Naren: yeah, I think I, I, like, I like the points you made. I think I like the idea of going on the offense because you want to attract patients who are not just coming to you because you’re on the PPO. So, you don’t find yourself in a kind of an "I’m stuck" situation where you know you feel like you’re stuck and you have to live with it, and I think the biggest thing I like about your strategy of dropping PPO plans is you know as an associate a lot of people will feel like you know they’re lucky to be part of a practice where they’re not giving up half of what they make or you know forty percent of what they make.
Gary: because they have to be like they have to pedal like the hamster on the wheel \
Gary: just like you do and, and, that affects their income and their whole enjoyment of the profession, but you’re right.
Naren: yeah, I mean, yeah, if they’re making a thousand dollars and PPO only pays 600, they’ll make 30 percent of that. So, they’ll make 200, you know, 180 dollars as opposed to if they get the whole thousand dollars, they will make 300 dollars, so that’s an extra 120 dollars versus, you know which is you know quite a bit.
Gary: Yeah, that’s a short conversation with your associate doc. Would you rather make eight? Would you rather make three hundred dollars for this procedure, or would you rather make 180? The associate will look at you. He or she will look at you like you’re crazy. This is a trick question, right that’s not; that’s exactly how it works. Now
Gary: one more thing, many dentists are afraid that they’ll lose too many patients. first of all, that doesn’t happen, and I’ll ask you to take, take that at face value if you’ve done all the prep, it won’t happen
Gary: but secondly, there’s an inherent mindset that I want to change for you. Recently we did book club for our clients, my coaching clients, and the book that we read was the book abundance by Peter Diamandis; my point in reading this book and sharing it with our clients is that abundance is a mindset. It’s a mindset that I want you to embrace from this moment forward. I want everyone to listen to this to embrace an abundance mindset because here’s what’s the opposite of abundance, Naren?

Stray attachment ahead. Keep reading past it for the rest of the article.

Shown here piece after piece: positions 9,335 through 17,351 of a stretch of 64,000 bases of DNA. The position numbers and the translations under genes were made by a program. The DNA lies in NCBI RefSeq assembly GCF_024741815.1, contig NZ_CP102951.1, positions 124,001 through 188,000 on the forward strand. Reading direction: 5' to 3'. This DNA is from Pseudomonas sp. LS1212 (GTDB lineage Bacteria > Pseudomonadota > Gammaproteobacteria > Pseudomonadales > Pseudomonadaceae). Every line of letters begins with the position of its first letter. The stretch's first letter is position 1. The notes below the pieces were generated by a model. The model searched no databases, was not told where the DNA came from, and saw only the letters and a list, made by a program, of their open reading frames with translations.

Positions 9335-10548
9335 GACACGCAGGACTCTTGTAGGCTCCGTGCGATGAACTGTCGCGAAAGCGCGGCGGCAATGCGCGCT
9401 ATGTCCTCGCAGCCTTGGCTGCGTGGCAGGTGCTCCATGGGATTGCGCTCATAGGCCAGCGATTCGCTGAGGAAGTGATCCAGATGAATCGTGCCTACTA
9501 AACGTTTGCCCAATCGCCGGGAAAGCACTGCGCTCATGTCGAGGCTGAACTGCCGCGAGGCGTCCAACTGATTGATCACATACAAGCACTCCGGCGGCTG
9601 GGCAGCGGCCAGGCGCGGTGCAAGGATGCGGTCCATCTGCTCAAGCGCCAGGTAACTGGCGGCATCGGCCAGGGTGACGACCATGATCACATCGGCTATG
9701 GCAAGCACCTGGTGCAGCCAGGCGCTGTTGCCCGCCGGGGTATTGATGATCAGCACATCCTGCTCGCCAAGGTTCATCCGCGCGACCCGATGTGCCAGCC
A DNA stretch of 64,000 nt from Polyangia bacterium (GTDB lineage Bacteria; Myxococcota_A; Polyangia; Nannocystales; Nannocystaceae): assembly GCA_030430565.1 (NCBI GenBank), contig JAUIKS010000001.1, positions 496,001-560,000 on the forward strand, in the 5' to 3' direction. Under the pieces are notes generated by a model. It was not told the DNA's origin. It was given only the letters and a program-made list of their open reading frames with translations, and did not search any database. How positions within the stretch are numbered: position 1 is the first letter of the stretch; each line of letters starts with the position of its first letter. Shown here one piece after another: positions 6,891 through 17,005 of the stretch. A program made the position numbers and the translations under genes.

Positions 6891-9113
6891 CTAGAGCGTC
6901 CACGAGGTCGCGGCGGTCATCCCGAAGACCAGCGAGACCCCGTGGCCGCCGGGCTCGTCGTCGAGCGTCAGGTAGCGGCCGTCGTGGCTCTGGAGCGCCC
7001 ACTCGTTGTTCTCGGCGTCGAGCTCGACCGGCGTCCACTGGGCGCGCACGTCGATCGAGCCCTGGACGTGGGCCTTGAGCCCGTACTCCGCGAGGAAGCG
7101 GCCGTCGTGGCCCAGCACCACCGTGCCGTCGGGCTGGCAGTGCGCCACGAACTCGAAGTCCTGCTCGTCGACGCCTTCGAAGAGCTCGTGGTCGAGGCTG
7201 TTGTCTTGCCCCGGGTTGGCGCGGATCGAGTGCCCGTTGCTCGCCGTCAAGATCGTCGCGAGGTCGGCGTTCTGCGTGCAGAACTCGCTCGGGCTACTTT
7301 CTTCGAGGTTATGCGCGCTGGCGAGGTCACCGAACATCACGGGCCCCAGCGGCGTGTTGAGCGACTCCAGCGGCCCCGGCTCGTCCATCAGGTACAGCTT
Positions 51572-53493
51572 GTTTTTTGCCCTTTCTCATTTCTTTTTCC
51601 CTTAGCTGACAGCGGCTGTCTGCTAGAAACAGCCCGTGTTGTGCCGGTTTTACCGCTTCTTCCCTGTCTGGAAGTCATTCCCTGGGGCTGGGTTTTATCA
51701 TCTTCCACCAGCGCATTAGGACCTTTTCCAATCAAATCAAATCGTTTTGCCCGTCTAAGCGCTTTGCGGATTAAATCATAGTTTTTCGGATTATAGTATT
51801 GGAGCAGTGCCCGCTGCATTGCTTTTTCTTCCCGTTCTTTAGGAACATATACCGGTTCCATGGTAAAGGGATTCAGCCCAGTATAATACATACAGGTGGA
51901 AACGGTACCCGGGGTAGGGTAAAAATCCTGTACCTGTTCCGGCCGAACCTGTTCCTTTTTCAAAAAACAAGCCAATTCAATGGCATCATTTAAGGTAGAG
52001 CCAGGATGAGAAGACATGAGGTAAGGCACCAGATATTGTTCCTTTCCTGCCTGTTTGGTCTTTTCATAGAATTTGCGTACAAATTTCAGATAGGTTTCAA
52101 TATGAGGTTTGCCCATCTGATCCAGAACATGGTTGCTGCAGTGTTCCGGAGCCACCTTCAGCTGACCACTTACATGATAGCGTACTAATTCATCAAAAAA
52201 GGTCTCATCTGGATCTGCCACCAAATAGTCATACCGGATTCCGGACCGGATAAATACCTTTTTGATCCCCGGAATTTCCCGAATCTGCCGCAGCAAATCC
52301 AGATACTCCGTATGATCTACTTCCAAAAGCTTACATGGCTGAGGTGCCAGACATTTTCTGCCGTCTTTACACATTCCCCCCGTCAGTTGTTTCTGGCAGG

Gary: scarcity, so abundance or scarcity, which one would you rather have? Again not a trick question. Take as long as you like I want an abundance mindset.
Gary: but here’s what the scarcity mindset is if I go out of network, I can’t find enough patience, that’s the scarcity mindset
Gary: flip the switch. The abundance mindset is I have 100 percent confidence that I can find enough patients that are interested in their health that would love to be part of this practice as a pa as the patient that’s abundance mindset. The scarcity mindset is I can only attract people that are interested in insurance.
Gary: and that’s just not accurate look at your colleagues and look, they’re, they’re, in the minority but look how many of your colleagues have successfully built fee-for-service practices. You know, recently I did a mastermind with our clients, and our mastermind is where you know we, we, meet in small groups virtually, and the concept of a mastermind is all of us are smarter than any of us, and one of our newer doctors to the mastermind told Gary one of the things I love about these masterminds is I have some mentors here and my colleagues that are proving to me that this can be done, because they’re saying hey I did this the only regret I have is I didn’t do it sooner, and I’ve had a number of ours, our, newer clients say, god I love that perspective of embracing an abundance mindset around this and having the model of if it’s been done before it must be possible. In any case, guys, I hope I’ve answered that question; when should I start dropping PPO plans if I’m considering adding an associate. Well, on that note, I simply want to thank you all for listening to the less insurance dependence podcast; we appreciate each and every one of you. Hey, if you haven’t gone, if you haven’t done this, I have a favor to ask. Jump on iTunes, type in less insurance dependence, and write us a review. A review on iTunes helps more dentists find us when they’re looking for podcasts, so write us a review if you would. If you haven’t already done that, we would really appreciate that. On that note, let me simply thank you for the privilege of your time and tell you we’ll look forward to connecting with you on the next less insurance dependence podcast.